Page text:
The Audiophiliac's speaker of the year: The KEF LS50

The British have a knack for making exceptional-sounding small monitor speakers; the KEF LS50 is the latest example of the breed.

The KEF LS50 driver Steve Guttenberg/CNET

Even before you hear KEF's new LS50 speaker, there's no doubt it's a unique design. The speaker's single "rose"-color driver sports radial fins, and the cabinet has a swept-back front baffle. I've never seen anything quite like it before. The speaker stands 11.9 inches tall, 7.9 inches wide, 10.9 inches deep, and weighs 15.8 pounds. The MDF cabinet has the build quality of a very high-end design. The sound is just as extraordinary as the look, and the LS50 can be used as a desktop monitor or as hi-fi speakers. It commemorates KEF's 50th anniversary.

The LS50's proprietary driver combines a ribbed 5.25-inch aluminum/magnesium woofer with a 1-inch aluminum dome tweeter, the driver sports a die-cast aluminum frame, and the tweeter has that nifty-looking Tangerine waveguide that uses "radial air channels to produce spherical waves up to the highest frequencies." The driver shares a design and engineering kinship with the similar-looking unit in KEF's $30,000 Blade speaker. The LS50's curved front panel is made of a polyester resin combined with glass fiber and calcium carbonate. The speaker's rear hosts heavy-duty binding posts that match the quality feel of the rest of the speaker. There are no provisions for wall mounts or brackets, but this isn't really the sort of speaker that sounds best hugging a wall. The MSRP runs $1,499.99 per pair.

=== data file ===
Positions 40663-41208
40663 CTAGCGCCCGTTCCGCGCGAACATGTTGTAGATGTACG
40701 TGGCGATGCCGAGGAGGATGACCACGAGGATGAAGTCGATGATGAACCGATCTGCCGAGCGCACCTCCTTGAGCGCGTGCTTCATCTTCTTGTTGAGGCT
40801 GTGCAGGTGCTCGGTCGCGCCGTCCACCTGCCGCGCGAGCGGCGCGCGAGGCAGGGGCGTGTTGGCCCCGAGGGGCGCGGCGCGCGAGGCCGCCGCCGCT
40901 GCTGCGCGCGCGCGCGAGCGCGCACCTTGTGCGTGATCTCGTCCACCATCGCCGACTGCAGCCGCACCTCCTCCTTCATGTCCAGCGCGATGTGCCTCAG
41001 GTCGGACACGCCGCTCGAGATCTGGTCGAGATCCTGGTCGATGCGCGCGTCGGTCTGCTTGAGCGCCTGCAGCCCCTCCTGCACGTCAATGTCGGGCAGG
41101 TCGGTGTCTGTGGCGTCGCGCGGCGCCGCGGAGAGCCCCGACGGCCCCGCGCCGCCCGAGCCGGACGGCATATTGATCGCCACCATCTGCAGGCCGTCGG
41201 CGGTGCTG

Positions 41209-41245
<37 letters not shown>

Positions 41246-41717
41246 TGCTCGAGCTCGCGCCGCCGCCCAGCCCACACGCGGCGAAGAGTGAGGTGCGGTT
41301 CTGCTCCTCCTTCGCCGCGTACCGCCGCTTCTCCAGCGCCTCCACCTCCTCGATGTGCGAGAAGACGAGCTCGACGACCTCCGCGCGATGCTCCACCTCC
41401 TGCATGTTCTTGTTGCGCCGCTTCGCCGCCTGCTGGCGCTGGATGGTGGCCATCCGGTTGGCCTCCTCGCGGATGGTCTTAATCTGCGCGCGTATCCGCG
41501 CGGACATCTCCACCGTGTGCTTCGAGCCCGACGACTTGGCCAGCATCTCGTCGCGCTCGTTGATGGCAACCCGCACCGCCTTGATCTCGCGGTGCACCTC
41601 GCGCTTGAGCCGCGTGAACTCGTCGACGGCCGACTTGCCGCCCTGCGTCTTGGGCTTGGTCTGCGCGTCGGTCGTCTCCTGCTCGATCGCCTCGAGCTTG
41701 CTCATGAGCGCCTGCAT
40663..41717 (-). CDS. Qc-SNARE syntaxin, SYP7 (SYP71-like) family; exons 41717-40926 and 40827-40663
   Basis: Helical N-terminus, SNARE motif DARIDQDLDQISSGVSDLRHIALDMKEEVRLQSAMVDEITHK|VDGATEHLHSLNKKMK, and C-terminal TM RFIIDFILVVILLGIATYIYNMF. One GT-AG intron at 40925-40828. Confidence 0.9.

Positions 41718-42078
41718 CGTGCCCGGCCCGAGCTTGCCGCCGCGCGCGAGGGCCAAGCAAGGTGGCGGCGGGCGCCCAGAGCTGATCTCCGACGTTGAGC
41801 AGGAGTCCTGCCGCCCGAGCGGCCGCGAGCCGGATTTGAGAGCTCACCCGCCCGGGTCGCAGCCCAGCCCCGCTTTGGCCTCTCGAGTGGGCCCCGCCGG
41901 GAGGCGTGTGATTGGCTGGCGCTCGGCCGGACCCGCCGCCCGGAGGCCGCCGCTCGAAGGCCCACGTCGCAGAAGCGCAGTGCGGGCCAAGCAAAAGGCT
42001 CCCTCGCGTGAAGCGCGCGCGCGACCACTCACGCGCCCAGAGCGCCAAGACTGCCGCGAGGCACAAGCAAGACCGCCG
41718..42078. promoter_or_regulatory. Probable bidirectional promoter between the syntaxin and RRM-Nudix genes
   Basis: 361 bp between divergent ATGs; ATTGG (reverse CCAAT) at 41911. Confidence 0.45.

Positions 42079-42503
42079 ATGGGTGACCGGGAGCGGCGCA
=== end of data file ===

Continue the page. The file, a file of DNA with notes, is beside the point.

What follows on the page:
KEF LS50s KEF

Placed on 25-inch-tall steel speaker stands in my listening room at home, the LS50s projected a massive sound field. Spatial depth and resolution of fine detail were exceptionally good, so when I played Muddy Waters' "Folk Singer" LP I didn't just hear Muddy and his band, I heard them playing within the acoustic of the recording studio, so the music was more believably alive. The LS50 communicates music's subtle dynamic shifts with rare precision, and that may be one of the reasons why it sounds so lifelike. Bass fullness and definition are pretty respectable for a speaker of its size. They played rock loud enough for me, and large-scale orchestral music was well served by the LS50s. It's one of the best small hi-fi speakers I've heard at any price. It may be a little large for a desktop speaker, but it's the best-sounding speaker I've heard on my desktop, partnered with my old NAD 3020 integrated amplifier .

About the author

Ex-movie theater projectionist Steve Guttenberg has also worked as a high-end audio salesman, and as a record producer. Steve currently reviews audio products for CNET and works as a freelance writer for Home Theater, Inner Fidelity, Tone Audio, and Stereophile.

 

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